“I think the offensive line and the running backs did a really good job,” McIntyre said. “All in all, I think our running and passing worked really well.”
The offensive line returns just one starter after losing all-conference first-teamer Ryan Souza and guard Richie McGuffin, an honorable-mention selection. Senior Billy Humes lines up on the same side of sophomore Garrett McIntyre, a 6-foot-4, 230-pound blocking tight end. Jake Bobman completes the strong side of the defense. Center Nick Barclay, guard Matt Ring and tackle Mark Capatani, all juniors, fill out the rest of the line.
When the Viking offense struggled last season, the team turned to an extra back for better blocking. But the Vikings worked out in a three-receiver, one-back set Saturday, and appear ready to give it a try, with running backs Jake Hurwitz and James Fabrizio, both of whom scored Saturday, splitting time behind the quarterback.
Sprinkles is the centerpiece of the offense, a quarterback who can throw as well as create on the run – which serves him well if the line breaks down.
Sprinkles called Monday’s practice, when the offense worked out on the sleds, a “turning point.”
“It really started to happen,” he said. “The line started to block, the backs went through the holes hard, and the receivers caught the ball and ran good routes.”
Sprinkles’ backup, Uppendahl, will split time with Seals at slot receiver, along with 5-7 speedster Matt Arzio. They head six or seven receivers Jaureguito has called the best corps in the school’s history, along with Casey Kaczmareck, Ryan Hickey, Jerry Seeley and Emanuel Williams, who is new to the game, but impressed McIntyre with his speed and hands.
If the offense can’t finish off scoring drives in the end zone, the Vikings have a new kicker, Carlos Romero, to rely on. Romero hit three out of four field goals Saturday – as far as 47 yards out – and reportedly was good from 58 in Monday’s practice.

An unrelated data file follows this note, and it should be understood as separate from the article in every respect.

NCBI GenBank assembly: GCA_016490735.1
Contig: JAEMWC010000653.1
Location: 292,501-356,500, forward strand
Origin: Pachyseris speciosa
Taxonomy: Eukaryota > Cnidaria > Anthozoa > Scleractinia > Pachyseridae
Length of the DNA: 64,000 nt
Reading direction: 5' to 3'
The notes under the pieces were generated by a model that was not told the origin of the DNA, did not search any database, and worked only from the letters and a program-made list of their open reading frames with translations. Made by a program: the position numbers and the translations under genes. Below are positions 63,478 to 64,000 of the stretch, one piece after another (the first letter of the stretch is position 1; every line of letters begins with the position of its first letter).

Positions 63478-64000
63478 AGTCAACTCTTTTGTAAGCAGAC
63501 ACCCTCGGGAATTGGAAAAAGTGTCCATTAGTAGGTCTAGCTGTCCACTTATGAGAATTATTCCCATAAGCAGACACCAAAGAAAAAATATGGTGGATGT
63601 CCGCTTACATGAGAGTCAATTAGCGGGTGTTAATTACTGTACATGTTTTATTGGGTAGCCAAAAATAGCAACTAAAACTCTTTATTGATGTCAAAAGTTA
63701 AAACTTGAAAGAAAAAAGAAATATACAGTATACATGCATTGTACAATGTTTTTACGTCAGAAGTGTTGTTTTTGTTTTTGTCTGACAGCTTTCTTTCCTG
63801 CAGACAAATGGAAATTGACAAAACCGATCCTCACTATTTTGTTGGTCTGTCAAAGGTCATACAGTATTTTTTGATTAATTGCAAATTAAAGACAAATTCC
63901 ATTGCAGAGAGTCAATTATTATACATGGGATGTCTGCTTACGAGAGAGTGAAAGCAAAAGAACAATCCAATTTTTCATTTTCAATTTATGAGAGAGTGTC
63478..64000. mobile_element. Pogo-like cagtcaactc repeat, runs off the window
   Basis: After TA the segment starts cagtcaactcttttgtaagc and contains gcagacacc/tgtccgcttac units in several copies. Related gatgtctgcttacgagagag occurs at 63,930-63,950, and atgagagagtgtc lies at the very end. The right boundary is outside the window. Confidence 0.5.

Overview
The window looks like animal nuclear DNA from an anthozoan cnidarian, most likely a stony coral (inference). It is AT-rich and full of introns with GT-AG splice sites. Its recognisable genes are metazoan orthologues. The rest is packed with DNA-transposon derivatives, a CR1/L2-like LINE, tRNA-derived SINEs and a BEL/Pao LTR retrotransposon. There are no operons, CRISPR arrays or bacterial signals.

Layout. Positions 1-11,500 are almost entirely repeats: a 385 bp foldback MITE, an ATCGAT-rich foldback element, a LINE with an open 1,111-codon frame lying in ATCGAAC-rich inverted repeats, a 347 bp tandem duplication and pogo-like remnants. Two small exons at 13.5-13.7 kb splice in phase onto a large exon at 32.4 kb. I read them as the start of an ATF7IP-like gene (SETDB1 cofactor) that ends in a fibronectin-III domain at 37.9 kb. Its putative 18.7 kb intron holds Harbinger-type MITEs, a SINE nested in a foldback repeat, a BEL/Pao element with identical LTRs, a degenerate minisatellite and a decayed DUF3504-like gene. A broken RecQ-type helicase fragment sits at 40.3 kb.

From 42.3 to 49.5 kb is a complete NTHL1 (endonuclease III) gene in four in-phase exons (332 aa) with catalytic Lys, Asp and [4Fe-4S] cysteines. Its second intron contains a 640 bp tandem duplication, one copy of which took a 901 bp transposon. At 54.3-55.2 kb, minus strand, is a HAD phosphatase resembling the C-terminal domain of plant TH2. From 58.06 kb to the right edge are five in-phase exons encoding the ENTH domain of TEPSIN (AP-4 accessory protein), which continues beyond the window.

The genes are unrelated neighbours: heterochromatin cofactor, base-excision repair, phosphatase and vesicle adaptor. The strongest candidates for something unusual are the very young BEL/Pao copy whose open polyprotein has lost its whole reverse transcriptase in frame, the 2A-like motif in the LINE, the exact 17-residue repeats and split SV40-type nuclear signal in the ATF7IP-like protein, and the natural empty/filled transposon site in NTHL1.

Ian Xavier handles the punting duties, and all the special teams players may be more important near the beginning of the season.
“Early in the season, special teams can win you a game,” Jaureguito said.
Jaureguito anticipates using the pass to set up the run. But while the timing of the passing game was off, the Vikings managed to run it in twice against Wooster. Despite having only four days left to prepare for Sparks, time seems to be on South Tahoe’s side this instance: Neither the Sparks game or the team’s second game, against Lowry Sept. 3 at Douglas High School, count toward the division standings, which gives Jaureguito and his staff a chance to tinker.
Saturday’s game is the first of those chances: Sparks returns six starters – five of whom play both ways – from last year’s 2-8 team for the second year under head coach Rob Kittrell. Sparks changes last year’s near-formation offense to the I behind returning linemen Adam Seelye and Jason Molino. Chad Lexa rushed for 543 at fullback, and blocks for halfback Andy Johnson, also a returning starter. Lexa’s production equaled that of Mark Westhoff, who had 39 receptions for 543 yards at wideout.
For South Tahoe, all the games are big ones, and a few stand out in particular: a Sept. 10 matchup at rival Douglas, which Jaureguito picked to win the league; a trip to Reno Sept. 24 to avenge last year’s loss, in which South Tahoe blew a 26-point lead. But South Tahoe – and the Sierra Swarm – have just one chance to make that crucial first impression, and that’s Saturday against Sparks.
“A new year is a new year,” said defensive captain Price. “You never know what’s going to happen.”
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INCLINE VILLAGE, Nev. — Incline Village opened its football season last week with a 19-10 loss to the Sparks Railroaders.